The Great Beer Experiment

The proof of the pudding is in the drinking…

Quintessential blokes down the pub, Billy Quin and Declan Moore, here deploy the street-smarts logic that, in the paraphrased words of Homer Simpson, makes beer the cause of and solution to all of archaeology’s problems. Next week we will be serialising the latest Current Archaeology Article ‘Past Orders: The Archaeology of Beer.’ Until then, try this one from the archives to wet your whistle. Take it away lads…

Billy: All we had to do was make one bottle. We made hundreds of bottles, and those bottles are gone. So people have voted with their pallets and their bellies.

Dec: (Staring into the middle distance, remembering the taste slightly better than Billy) …their Bellies. They voted with their Bellies. But I have no doubt, at this point, that Fullachts were used for making beer.

Billy: All we’re doing right now is flying a kite. It’s a theory. There’s absolutely no hard evidence for it. But if you add up the circumstantial evidence…

Dec: And the experimental evidence…

Billy: …And you look at examples through Scandinavia and Britain, this just makes sense. And if you witnessed the process today, it worked and people enjoyed it. And that’s the proof.

Dec: And if we’re proved wrong, and someone turns round to us in five days time, and points out a flaw. We’ll immediately go “hands up, brilliant, yep, OK. Yeah we see that.”

Billy: So there’s the Gauntlet (waging finger) it’s thrown down. Give us the flaw.


  1. Lad on a lunch break says:

    Top idea lads – certainly as good as most of the others and definately better than some. But. Forgive my ignorance of Irish sites but aren’t burnt mounds usually found in areas devoid of anything contemporary with burnt mounds and aren’t they usually devoid of any aretefacts (aside from animal bone)?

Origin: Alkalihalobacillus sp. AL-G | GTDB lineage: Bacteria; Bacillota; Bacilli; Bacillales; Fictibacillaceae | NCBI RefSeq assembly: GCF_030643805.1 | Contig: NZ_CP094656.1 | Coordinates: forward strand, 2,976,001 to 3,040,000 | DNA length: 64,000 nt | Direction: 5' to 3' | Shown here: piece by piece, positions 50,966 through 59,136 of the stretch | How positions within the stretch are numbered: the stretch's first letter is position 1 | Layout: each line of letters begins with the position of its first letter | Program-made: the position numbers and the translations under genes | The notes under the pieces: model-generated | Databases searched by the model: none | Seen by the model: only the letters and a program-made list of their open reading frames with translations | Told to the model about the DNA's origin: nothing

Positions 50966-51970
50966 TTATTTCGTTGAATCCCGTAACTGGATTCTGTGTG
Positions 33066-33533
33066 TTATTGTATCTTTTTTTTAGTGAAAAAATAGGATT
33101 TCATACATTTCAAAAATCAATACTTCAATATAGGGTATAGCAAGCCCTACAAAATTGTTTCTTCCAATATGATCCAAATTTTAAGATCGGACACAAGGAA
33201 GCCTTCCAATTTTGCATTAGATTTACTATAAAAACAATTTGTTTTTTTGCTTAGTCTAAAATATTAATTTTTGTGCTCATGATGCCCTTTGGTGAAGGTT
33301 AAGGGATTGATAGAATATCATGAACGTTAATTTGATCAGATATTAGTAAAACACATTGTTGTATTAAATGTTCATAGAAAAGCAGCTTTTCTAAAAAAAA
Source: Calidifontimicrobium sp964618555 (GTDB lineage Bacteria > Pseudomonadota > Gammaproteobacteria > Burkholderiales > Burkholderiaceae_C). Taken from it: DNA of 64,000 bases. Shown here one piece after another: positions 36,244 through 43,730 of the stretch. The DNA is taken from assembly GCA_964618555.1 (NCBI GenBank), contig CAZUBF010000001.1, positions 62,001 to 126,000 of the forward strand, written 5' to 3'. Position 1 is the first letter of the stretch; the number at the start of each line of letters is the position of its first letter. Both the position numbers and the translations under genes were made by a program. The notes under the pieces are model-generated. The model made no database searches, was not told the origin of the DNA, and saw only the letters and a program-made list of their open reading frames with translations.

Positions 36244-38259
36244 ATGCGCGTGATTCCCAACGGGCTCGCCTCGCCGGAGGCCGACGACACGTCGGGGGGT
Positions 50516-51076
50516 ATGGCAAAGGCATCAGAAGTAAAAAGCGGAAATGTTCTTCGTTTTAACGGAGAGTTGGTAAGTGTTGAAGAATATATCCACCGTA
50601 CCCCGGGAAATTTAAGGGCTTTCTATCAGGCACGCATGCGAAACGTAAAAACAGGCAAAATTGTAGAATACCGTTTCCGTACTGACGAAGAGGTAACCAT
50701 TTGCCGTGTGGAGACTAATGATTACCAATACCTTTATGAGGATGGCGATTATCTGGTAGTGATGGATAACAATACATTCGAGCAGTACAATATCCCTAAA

This being so, what if we start from the position that these sites were deliberately secluded/remote and even maybe that using certain cultural indicators was taboo?

    I’m thinking that all the usual suspects could still be valid.

    So, what if they really are all still valid and these sites were used with different functions but certain taboos remained in place?

    Cound they be places restricted to or from certain elements of the society.

    What about a mens place?

  2. A liquid lunch, I hope?

    A damn good set of questions. A kind of working men’s tap room scenario, with the women presumably playing bingo in the snug?

    Difficult to read off function from these sites – let alone gender relations – but I admire your attempt. From tomorrow we will be serialising a three part series taking up Dec and Billy’s challenge. Were Burnt Mounds Bronze Age microbreweries? And if so, what does that do for the Sauna/Cooking/Textile interpretations.

    Right now I’m off to the bar. What’ll you have?

  3. Lady on a rampage says:

    F**k off you sexist b**t***s, if you knew anything about anthropological social relations you would see it is more likely a womens place – once a month

  4. Juan Moreno says:

    Lady on a rampage clearly dunno nothing bout anthropology neiver. Show us a culture where the women are allowed to brew beeer or live apart from their men folk LAdy?

  5. Psychoprostheticist says:

    Well, Juan Moreno
    most of what is thought about primitive societies is conjecture based on some reamining artefacts and a crossreference of known societies.
    I believe it was quite normal in Native American socities that women would spend quit a lot of time apart, and it is most likely in hunter gathering societies when the men were on the hunt the camp would be maintained mostly by women, caring for the fire and for the next generation.
    I suspect you’d find, Juan Moreno, that primitive society had few mwmbers as primitive as you. Such manners would not have been tolerated in a social group.

  6. Lad on a lunch break says:

    Hello Psychoprostheticist
    I think quite a few modern primitive societies have been studied so i dont think you can claim most of what is thought is conjecture. Don Juan may well have been over-simplifying a certain gender displacement but taking the earlier premise that these sites are deliberately set apart so that, possibly, esoteric performances may be enacted, notwithstanding they may have been hunter-gatherering, an interesting dichotmy is exposed. The ommision of cultural indicators at these sites must surely be key?

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